OK To Fail?
Recently I have seen a school of thought around evidenced based policing and change which concerns me. The concept that it is “OK to fail” that “failing is learning.”
Whilst I tend to agree that, in any set of circumstances where something goes wrong, as much needs to be wrung from it to prevent a repeat I’m not sure that it is “OK to fail” especially when it comes to policing.
In some areas – maybe in recruitment – I can see that consequences where, for example, a programme to bring more diverse applicants to policing fails to deliver what was intended then the “it was worth a try” argument may be valid.
But what if the change revolved around significant alterations to the delivery of training meant that officers were going out poorly prepared, ill-equipped and without sufficient supervision and this led to a poor operational decision where someone was hurt or died. Is it “ok to fail” then?
What if a new method of dealing with domestic abuse offenders saw fewer going to court and more being dealt with via other means such as restorative justice or other intervention. What if one of these offenders doesn’t respond and goes on to murder. Is it “OK to fail” then?
What if a new trial on methods of pursuit intervention led to serious crashes or a pedestrian or officer being injured or killed. Is it “OK to fail” then?
How sympathetic would a court or coroners inquest be to the “we were experimenting” line of argument?
How would the IPCC view any of these situations if the response was “we were trialling something.”?
Yes – I am predicting worst case scenarios here but, in policing, worst case scenarios happen all the time. And when they do then the current culture is to look for and apportion blame. Not necessarily from within (though this happens frequently) but from those who hold the police to account by Statute or by media.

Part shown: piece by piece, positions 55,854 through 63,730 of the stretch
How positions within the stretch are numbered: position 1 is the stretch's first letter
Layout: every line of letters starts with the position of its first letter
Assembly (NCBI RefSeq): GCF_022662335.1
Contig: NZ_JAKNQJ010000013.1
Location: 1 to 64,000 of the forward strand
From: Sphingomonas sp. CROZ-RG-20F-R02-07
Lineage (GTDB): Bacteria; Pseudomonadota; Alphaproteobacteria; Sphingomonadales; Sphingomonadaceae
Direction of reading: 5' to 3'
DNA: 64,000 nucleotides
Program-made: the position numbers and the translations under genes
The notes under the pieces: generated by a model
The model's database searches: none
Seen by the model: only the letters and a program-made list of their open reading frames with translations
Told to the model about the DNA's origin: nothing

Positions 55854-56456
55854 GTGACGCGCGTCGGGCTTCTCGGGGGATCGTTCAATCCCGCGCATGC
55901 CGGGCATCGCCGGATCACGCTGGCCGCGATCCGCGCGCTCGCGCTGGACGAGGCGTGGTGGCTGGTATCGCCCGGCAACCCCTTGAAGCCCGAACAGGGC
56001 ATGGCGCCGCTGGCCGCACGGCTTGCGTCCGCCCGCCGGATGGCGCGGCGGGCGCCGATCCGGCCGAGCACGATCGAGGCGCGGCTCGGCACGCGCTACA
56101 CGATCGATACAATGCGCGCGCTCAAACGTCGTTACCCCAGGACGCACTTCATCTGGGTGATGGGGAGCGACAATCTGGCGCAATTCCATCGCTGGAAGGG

Look back to the infamous odd number attempt burglary pilot of last year. A force decided to see if not sending crime scene investigators (CSI) to attempt burglaries made any difference to whether a crime was detected. They chose not to send them to offences at houses with odd numbers.
The pilot showed that it made no significant difference whatsoever to the detection of the crime and so, actually, it proved what worked (or didn’t) and could have changed the police response to something more useful, pragmatic and cost effective.
Then the press got hold of it. And then the politicians.
What was arguably a text book experiment in evidence based policing was then condemned very loudly and publicly. The force had to defend itself as best it could but the show of outrage was huge.
What was a success was unjustly made out to be a failure. Not just in service but in judgement. This is very difficult to combat – especially when the Court of Public Opinion gets involved.
This caused headlines for days and was actually a small scale – low impact test where the potential consequences of failure were minimal.
It is right that we learn from every experience – positive and negative – but I challenge the concept that it is “OK to fail” in a field as accountable as policing.
The world of medicine experiments all the time but it is always a very very long time before drugs or interventions are tested on live human subjects.
In policing there is no test lab. You can only test on live human subjects involved in real life situations. If consequences come they will be real and not theoretical.
I fully agree that things need to be far less punitive than they are now but it isn’t the police you need to convince about this.
It would be great if we could take the air industry approach of inquisitorial investigation to find out what happened and prevent reoccurrences but let us not forget that the very body which looks at policing “failures” is being restructured to “give it more teeth.”
Accountability has never been so high in policing and it seems to be moving towards more of it and of a certain kind.
Once again we are pulling in different directions.
The police might like to move towards a situation where an incident can be reviewed for lessons learned without necessarily apportioning blame but in the meantime the inspection and investigation regime is actually getting tighter and more fierce.
One does not allow the other.
We shouldn’t be afraid to try new things but, for what it’s worth, I think it is a bit casual to be suggesting that it is “OK to fail” because, quite frankly, there are too many important bodies reviewing the police who simply do not and will not share that view.
Besides which, in many cases, the consequences if police do fail stand to be tragic.
If you need an example of where it was not OK to fail and not apportioning blame has led to legal challenge after legal challenge and a sense (rightly or wrongly) of massive injustice and continued press condemnation then I simply say this –